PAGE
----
Staying Present with Kids: tips you haven't heard.

If you are a parent like me, you read a lot of parenting resources. I bet, like myself, you’ve read plenty about the importance of playing with your kids, of child led play, of being present with kids.

Here’s my problem: I space off.

I try not to, I really do. I want to stay engaged, I want my children to know they are important to me, I want them to know I appreciate their creative genius.

Even so, within a couple minutes, I find myself thinking of my to-do list, rewording blog posts I haven’t published yet, remembering the laundry slowly rotting in the washer.

But as time has passed I have come across a few tricks that really help me to stay in the present moment with my kids and give them my full attention.

Blow bubbles.

Yep, really. I have yet to meet a young child that doesn’t squeal with glee jumping in a cloud of bubbles. Here’s what it does for me: it encourages me to take slow, deep breaths. As I bring in those deep belly breaths and slowly, gently blow a long string of bubbles, my mind quiets, my body calms, and my attention narrows to my kids in front of me. And there’s a bonus: being present with their joy brings me joy.

Walk a baby to sleep.

Ok, so my baby, Brie, is not a baby anymore. Brie is 22 months and we are transitioning from walking them to sleep and laying down with them until they fall asleep. They still love it though and if it didn’t hurt my back so much, I’d probably indulge in this routine forever.

There are still times that I space off, especially when it’s a late night and I’m thinking about how much I want them to just fall asleep already. But I bring myself back by using our laps around the living room as a walking meditation. I pace my breathing with my steps - breathe in with two steps, breathe out with two steps - then increase the number of steps per breath until I have calm, long, deep belly breaths. My mind quiets, my body calms, and I am here with Brie as we stare into eachothers eyes, as I feel the weight of their body in my arms, as they grin contentedly while they gently drift off. These are moments I cherish.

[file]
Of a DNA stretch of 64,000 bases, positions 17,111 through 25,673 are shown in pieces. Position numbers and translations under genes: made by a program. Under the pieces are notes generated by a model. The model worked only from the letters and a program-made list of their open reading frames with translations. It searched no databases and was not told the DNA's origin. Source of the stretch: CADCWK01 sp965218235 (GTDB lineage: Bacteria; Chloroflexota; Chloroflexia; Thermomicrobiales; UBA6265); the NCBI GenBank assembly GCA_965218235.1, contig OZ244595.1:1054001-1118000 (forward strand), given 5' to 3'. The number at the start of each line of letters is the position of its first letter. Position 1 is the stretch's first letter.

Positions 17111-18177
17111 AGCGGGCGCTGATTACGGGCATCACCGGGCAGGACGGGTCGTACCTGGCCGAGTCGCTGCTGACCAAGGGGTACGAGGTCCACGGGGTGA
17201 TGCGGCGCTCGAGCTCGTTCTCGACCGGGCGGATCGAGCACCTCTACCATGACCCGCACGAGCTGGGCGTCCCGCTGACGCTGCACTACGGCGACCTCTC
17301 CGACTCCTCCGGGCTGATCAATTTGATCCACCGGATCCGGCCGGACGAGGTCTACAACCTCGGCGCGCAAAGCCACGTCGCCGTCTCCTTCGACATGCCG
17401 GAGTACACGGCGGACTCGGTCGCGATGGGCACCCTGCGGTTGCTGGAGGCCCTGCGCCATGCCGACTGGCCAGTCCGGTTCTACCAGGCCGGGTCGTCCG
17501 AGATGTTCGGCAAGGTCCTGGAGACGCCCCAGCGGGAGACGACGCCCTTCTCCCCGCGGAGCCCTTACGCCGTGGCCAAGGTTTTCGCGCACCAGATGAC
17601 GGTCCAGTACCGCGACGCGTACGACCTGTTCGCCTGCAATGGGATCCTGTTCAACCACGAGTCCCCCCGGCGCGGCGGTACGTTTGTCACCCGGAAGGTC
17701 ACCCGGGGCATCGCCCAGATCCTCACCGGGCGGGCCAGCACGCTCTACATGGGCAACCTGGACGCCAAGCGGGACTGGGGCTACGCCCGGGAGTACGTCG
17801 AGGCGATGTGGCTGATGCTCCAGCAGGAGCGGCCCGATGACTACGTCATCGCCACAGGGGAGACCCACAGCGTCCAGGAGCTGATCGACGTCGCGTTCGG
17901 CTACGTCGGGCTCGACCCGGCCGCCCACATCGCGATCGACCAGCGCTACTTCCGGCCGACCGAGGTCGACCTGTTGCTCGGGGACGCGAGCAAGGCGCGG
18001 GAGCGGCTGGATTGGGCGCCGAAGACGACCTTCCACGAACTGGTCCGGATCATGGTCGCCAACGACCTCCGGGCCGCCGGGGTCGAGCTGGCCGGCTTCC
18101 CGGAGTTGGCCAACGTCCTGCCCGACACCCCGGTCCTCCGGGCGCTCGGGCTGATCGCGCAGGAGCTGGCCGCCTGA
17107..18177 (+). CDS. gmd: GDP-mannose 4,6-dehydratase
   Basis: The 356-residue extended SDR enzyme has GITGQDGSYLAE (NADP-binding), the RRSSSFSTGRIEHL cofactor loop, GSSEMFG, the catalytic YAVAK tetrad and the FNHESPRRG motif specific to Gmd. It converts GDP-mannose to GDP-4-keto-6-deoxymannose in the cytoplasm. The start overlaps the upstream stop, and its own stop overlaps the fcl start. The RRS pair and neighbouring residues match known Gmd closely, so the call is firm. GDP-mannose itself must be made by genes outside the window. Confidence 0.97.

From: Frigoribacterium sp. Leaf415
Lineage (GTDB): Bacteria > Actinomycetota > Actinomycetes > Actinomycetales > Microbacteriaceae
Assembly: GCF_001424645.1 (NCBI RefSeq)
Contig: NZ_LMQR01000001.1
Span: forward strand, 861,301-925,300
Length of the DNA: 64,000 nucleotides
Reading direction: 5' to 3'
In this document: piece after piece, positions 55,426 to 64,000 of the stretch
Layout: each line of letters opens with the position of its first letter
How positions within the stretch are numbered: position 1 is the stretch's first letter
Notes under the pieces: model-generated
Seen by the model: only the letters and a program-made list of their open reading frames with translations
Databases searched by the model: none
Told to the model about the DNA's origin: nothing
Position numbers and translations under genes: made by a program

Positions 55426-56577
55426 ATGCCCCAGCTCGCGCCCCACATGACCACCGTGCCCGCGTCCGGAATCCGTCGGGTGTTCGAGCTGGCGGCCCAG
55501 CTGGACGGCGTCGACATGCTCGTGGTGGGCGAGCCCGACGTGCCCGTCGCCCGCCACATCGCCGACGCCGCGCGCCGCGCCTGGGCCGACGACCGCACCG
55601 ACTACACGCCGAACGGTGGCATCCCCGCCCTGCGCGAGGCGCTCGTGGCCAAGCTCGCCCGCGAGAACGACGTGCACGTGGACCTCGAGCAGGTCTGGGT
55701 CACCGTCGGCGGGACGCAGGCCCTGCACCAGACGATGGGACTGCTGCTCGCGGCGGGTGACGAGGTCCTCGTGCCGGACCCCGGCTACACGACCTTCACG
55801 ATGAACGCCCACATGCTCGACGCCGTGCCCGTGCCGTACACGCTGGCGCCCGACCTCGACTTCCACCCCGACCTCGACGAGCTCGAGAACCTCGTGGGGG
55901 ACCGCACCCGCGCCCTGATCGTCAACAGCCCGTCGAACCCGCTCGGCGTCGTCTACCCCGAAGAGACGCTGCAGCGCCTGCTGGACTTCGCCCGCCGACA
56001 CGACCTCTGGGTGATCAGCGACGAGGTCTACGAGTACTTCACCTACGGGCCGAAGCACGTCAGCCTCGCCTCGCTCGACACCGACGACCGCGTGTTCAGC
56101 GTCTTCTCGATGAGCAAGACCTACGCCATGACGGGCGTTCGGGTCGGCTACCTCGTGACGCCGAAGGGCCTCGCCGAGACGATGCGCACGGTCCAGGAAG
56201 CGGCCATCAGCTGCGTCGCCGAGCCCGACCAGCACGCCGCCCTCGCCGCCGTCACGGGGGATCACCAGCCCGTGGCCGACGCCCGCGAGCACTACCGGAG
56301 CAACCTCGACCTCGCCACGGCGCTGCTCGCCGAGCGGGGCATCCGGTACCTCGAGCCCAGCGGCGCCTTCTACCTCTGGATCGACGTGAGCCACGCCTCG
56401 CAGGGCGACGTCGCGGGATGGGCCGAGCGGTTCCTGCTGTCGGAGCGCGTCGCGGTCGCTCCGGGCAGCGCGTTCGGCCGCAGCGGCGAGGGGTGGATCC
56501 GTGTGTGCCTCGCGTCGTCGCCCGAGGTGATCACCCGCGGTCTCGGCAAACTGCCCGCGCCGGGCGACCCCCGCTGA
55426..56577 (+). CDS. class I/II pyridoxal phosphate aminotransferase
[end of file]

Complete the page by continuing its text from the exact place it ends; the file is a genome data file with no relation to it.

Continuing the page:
Walk a toddlers pace.

Boy it is so easy for me to just pick Brie up and encourage Avery, my 3 year old, to pick up the pace. But really, why do I have to be in such a hurry all the time? Granted, there are times that it is warranted, but most of the time it is ok to just slow down. I try to remember to intentionally walk with my children, at the youngest’s pace. By slowing my body it is easier to slow my mind, and then my world opens in a way that still always surprises me. The smooth rocks Avery finds and slips in her pockets, the bug Brie notices and crouches down to peer at, the red and orange leaves crunching under our boots - none of these I would have been aware of if I hadn’t taken the moment to slow down and walk at my toddler’s pace.

Color with your non-dominant hand.

This mostly works because it has been instilled in us to color within the lines and it simply takes more focused attention to do this with a non-dominant hand. But the extra effort is worth it because it better enables us to keep attention on the kid coloring beside us. It helps us notice the way they suck in their lower lip when they concentrate, the way they put so much weight on their left elbow on the table, that they use their right hand to brush hair out of their face, that their curls seem to be growing a mile a minute.

What about you? I would love to hear about ways you stay present with your little ones.

You can learn more from Rowan at